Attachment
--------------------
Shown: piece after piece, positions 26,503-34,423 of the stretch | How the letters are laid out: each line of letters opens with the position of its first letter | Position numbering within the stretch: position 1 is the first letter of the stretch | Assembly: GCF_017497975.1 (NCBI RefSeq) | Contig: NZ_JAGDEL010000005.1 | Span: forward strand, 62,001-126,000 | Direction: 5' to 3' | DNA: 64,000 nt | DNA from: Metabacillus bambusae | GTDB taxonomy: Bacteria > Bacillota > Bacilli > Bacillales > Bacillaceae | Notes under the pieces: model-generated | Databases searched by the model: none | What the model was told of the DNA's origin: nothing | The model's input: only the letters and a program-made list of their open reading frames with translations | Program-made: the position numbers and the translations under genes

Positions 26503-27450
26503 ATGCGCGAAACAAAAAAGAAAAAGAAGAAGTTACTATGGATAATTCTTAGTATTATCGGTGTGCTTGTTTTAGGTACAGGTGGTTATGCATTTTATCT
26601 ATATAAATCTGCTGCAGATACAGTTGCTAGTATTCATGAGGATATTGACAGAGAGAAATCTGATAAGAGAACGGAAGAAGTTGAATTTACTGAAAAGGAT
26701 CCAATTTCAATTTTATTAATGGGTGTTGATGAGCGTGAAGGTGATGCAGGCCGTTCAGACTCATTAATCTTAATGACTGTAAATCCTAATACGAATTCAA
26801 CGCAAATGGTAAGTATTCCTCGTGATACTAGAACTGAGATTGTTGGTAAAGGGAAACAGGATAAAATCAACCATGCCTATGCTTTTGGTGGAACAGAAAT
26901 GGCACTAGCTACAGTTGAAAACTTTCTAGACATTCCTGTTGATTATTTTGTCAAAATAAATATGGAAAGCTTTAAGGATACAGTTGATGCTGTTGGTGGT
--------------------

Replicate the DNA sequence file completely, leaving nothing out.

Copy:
Shown: piece after piece, positions 26,503-34,423 of the stretch | How the letters are laid out: each line of letters opens with the position of its first letter | Position numbering within the stretch: position 1 is the first letter of the stretch | Assembly: GCF_017497975.1 (NCBI RefSeq) | Contig: NZ_JAGDEL010000005.1 | Span: forward strand, 62,001-126,000 | Direction: 5' to 3' | DNA: 64,000 nt | DNA from: Metabacillus bambusae | GTDB taxonomy: Bacteria > Bacillota > Bacilli > Bacillales > Bacillaceae | Notes under the pieces: model-generated | Databases searched by the model: none | What the model was told of the DNA's origin: nothing | The model's input: only the letters and a program-made list of their open reading frames with translations | Program-made: the position numbers and the translations under genes

Positions 26503-27450
26503 ATGCGCGAAACAAAAAAGAAAAAGAAGAAGTTACTATGGATAATTCTTAGTATTATCGGTGTGCTTGTTTTAGGTACAGGTGGTTATGCATTTTATCT
26601 ATATAAATCTGCTGCAGATACAGTTGCTAGTATTCATGAGGATATTGACAGAGAGAAATCTGATAAGAGAACGGAAGAAGTTGAATTTACTGAAAAGGAT
26701 CCAATTTCAATTTTATTAATGGGTGTTGATGAGCGTGAAGGTGATGCAGGCCGTTCAGACTCATTAATCTTAATGACTGTAAATCCTAATACGAATTCAA
26801 CGCAAATGGTAAGTATTCCTCGTGATACTAGAACTGAGATTGTTGGTAAAGGGAAACAGGATAAAATCAACCATGCCTATGCTTTTGGTGGAACAGAAAT
26901 GGCACTAGCTACAGTTGAAAACTTTCTAGACATTCCTGTTGATTATTTTGTCAAAATAAATATGGAAAGCTTTAAGGATACAGTTGATGCTGTTGGTGGT